According to the Energy Saving Trust (EST), if just 10% of London businesses would switch to using electric vans, they would make a collective saving of nearly £200 million. The capital, which now has over 1300 public charging points, was the focus of a detailed business fleet analysis by the EST, which found potential fuel savings of 75% to organisations and businesses through going electric. Additional savings include 100% capital allowances, the plug-in vehicle grant and no Congestion Charge in central London (which amounts to around £2200 per year per van).

EST Knowledge Manager Caroline Watson says: “There is a strong business case for the adoption of electric vehicles for business fleets. The financial benefits through going electric are clear and relevant to all businesses, whether you’re in the private or public sector, a small- to medium-sized enterprise or a larger organisation.

“Through the ‘Plugged-in Fleets Initiative’ we have already demonstrated big savings through conservative estimates of just 10% of vans registered in London. These could be even greater if more businesses begin to recognise the benefits of going electric. At the same time, the practicality of having an electric vehicle has never been greater, with over 1300 charging points already in London.”

Cenex Technical Specialist Steve Carroll says: “It’s definitely coming to the point now where EVs are a viable option for business fleets. The cost of vehicles is dropping twice a year on average, and packages such as battery rental agreements are taking a lot of the risk out of the proposition for fleet managers.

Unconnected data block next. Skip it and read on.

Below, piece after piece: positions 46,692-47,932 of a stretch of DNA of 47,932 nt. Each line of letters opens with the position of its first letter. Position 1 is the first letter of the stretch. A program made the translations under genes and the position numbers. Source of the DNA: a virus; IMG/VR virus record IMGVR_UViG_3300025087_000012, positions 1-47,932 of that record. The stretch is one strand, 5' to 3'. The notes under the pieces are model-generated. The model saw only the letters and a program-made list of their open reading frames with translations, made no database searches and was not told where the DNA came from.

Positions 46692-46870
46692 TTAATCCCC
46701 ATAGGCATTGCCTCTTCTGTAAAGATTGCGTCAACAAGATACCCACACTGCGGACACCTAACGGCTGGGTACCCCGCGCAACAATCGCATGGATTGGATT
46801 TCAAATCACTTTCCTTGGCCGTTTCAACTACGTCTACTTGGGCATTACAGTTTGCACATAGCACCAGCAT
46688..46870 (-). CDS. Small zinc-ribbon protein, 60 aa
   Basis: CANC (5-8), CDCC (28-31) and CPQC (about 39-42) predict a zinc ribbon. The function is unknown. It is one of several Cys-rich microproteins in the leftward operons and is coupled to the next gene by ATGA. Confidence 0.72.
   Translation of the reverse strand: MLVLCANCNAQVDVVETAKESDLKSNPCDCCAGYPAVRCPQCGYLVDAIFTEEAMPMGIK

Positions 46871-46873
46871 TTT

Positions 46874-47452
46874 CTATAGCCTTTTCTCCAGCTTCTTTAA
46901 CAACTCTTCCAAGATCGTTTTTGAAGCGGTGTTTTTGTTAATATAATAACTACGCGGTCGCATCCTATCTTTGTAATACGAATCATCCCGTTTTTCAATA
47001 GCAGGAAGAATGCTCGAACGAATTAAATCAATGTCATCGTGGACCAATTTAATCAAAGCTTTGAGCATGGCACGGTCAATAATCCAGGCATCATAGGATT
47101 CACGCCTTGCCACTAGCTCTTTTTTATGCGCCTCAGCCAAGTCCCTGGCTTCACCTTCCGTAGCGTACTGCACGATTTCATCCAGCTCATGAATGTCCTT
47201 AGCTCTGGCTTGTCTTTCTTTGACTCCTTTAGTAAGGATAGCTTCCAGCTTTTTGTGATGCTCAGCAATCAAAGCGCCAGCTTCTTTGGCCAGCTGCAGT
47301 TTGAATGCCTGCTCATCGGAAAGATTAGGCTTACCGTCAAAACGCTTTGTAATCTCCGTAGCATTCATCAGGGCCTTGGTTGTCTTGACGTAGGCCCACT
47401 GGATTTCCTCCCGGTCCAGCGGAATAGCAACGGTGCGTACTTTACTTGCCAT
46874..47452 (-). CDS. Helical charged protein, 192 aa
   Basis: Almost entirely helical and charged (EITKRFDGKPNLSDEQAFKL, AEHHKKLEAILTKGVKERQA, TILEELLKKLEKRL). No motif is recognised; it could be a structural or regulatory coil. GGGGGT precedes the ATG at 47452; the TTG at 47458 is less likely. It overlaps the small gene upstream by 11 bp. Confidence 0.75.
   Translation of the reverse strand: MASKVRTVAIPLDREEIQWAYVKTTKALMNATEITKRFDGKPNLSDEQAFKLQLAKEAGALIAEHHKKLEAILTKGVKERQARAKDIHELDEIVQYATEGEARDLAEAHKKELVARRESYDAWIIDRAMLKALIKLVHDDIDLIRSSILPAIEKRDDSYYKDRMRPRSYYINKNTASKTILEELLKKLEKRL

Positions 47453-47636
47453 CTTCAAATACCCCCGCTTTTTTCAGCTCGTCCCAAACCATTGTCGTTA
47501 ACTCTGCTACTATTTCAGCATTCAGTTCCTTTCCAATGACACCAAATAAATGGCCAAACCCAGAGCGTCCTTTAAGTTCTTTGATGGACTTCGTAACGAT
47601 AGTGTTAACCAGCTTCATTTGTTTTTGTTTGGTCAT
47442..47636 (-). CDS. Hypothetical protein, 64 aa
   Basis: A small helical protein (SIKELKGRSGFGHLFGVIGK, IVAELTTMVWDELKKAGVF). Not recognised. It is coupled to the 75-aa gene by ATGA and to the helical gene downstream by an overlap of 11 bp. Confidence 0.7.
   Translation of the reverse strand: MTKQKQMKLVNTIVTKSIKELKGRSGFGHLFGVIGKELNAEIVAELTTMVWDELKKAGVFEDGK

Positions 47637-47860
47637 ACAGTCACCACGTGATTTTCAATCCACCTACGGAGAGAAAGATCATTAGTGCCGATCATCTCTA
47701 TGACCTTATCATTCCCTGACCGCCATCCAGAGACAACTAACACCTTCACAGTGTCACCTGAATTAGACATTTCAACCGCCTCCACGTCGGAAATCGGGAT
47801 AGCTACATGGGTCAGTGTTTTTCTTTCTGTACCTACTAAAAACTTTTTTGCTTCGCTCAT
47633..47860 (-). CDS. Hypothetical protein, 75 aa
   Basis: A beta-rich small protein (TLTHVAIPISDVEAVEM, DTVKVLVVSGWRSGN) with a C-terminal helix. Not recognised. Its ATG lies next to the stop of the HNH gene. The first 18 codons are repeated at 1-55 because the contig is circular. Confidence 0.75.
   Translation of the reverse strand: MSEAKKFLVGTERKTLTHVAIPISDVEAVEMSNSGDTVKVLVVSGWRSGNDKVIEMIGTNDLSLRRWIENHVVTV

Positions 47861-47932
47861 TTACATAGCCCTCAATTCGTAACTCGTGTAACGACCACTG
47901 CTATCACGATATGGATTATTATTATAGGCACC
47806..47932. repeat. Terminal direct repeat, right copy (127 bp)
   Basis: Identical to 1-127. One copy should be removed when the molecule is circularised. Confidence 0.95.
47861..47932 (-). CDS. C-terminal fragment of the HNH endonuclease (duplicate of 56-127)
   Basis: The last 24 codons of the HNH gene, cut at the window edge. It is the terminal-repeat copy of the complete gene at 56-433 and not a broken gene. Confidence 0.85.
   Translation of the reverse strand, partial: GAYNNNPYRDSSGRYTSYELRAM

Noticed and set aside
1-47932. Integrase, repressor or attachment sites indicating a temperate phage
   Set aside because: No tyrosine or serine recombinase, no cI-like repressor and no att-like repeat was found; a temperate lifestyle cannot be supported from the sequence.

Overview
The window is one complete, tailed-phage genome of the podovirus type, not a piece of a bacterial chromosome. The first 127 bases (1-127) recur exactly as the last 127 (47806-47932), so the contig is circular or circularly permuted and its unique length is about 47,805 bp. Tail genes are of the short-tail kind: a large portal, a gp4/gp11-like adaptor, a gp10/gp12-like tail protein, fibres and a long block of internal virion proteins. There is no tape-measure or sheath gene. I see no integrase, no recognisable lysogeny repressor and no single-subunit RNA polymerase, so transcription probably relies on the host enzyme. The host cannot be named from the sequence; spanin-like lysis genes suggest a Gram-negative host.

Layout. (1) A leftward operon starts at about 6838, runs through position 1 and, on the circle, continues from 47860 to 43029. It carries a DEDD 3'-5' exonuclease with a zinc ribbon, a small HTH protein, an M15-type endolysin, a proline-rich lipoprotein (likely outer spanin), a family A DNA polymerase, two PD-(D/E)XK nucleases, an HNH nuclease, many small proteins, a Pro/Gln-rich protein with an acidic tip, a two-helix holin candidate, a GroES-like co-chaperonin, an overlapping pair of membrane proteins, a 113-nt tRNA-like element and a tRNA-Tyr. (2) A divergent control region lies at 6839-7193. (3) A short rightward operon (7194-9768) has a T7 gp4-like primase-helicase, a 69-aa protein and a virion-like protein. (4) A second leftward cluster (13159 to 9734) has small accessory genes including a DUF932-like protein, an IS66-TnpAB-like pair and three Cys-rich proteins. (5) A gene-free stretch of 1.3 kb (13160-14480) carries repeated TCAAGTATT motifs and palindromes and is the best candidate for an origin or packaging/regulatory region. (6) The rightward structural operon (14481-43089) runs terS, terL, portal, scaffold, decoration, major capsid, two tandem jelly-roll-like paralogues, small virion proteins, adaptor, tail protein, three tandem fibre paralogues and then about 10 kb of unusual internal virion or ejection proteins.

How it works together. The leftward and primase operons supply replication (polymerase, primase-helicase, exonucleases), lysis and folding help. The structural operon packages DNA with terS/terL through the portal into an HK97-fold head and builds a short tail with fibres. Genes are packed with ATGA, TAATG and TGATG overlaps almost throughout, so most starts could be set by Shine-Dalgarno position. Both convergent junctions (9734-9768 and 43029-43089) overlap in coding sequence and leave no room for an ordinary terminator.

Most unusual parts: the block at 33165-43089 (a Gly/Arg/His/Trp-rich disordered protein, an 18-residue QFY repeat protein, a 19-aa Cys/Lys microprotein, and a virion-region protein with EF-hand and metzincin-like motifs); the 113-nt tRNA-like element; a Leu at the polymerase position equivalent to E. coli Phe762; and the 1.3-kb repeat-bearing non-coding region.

“In addition, while the expansion of public charging infrastructure is helping make EVs more attractive to private car owners, it has never been a major consideration for businesses, which prefer to control their own charging regimes,” Carroll says. “The key consideration is the daily range a fleet needs to achieve and whether that can be met with an EV.”

Ian Hobday, CEO of Liberty Electric Cars, agrees. He says: “EVs are practical for company fleets in certain categories — if you’re making deliveries, picking up passengers and so on, doing a fairly regular route and going back to base at night for charging, then your fleet is eminently suitable for conversion to EVs.

“In some parts of the country, the switch is more appropriate than in others. In London, for example, which has the Congestion Charge exemption and where some boroughs offer free parking for EVs, it’s a complete no-brainer.”

Inner city applications in the capital should mean fleet managers see a payback on investment in EVs of between 2 and 2.5 years. “If you go into outlying areas where there is no congestion charge, but you benefit from parking privileges or the low cost of recharging, you’re looking at 3–3.5 years,” Hobday says.